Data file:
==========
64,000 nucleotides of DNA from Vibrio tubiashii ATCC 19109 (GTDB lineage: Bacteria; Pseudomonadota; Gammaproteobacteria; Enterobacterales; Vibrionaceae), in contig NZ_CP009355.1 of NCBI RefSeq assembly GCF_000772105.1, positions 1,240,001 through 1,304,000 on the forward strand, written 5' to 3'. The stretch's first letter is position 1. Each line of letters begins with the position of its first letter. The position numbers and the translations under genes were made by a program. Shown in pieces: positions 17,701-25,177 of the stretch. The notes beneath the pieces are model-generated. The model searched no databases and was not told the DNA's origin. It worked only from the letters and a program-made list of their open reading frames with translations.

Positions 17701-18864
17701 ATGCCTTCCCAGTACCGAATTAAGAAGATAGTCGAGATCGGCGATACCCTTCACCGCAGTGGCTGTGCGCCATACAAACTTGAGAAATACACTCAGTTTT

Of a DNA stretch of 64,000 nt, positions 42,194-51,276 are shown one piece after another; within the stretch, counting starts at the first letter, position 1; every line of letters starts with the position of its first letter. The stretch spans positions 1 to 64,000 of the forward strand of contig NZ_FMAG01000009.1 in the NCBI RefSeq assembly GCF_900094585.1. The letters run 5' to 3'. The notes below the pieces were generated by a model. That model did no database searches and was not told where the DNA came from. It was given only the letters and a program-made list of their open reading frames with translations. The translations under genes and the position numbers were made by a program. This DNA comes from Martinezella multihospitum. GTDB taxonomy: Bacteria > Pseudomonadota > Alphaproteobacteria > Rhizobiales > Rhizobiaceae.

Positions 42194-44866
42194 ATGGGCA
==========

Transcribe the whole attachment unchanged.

64,000 nucleotides of DNA from Vibrio tubiashii ATCC 19109 (GTDB lineage: Bacteria; Pseudomonadota; Gammaproteobacteria; Enterobacterales; Vibrionaceae), in contig NZ_CP009355.1 of NCBI RefSeq assembly GCF_000772105.1, positions 1,240,001 through 1,304,000 on the forward strand, written 5' to 3'. The stretch's first letter is position 1. Each line of letters begins with the position of its first letter. The position numbers and the translations under genes were made by a program. Shown in pieces: positions 17,701-25,177 of the stretch. The notes beneath the pieces are model-generated. The model searched no databases and was not told the DNA's origin. It worked only from the letters and a program-made list of their open reading frames with translations.

Positions 17701-18864
17701 ATGCCTTCCCAGTACCGAATTAAGAAGATAGTCGAGATCGGCGATACCCTTCACCGCAGTGGCTGTGCGCCATACAAACTTGAGAAATACACTCAGTTTT

Of a DNA stretch of 64,000 nt, positions 42,194-51,276 are shown one piece after another; within the stretch, counting starts at the first letter, position 1; every line of letters starts with the position of its first letter. The stretch spans positions 1 to 64,000 of the forward strand of contig NZ_FMAG01000009.1 in the NCBI RefSeq assembly GCF_900094585.1. The letters run 5' to 3'. The notes below the pieces were generated by a model. That model did no database searches and was not told where the DNA came from. It was given only the letters and a program-made list of their open reading frames with translations. The translations under genes and the position numbers were made by a program. This DNA comes from Martinezella multihospitum. GTDB taxonomy: Bacteria > Pseudomonadota > Alphaproteobacteria > Rhizobiales > Rhizobiaceae.

Positions 42194-44866
42194 ATGGGCA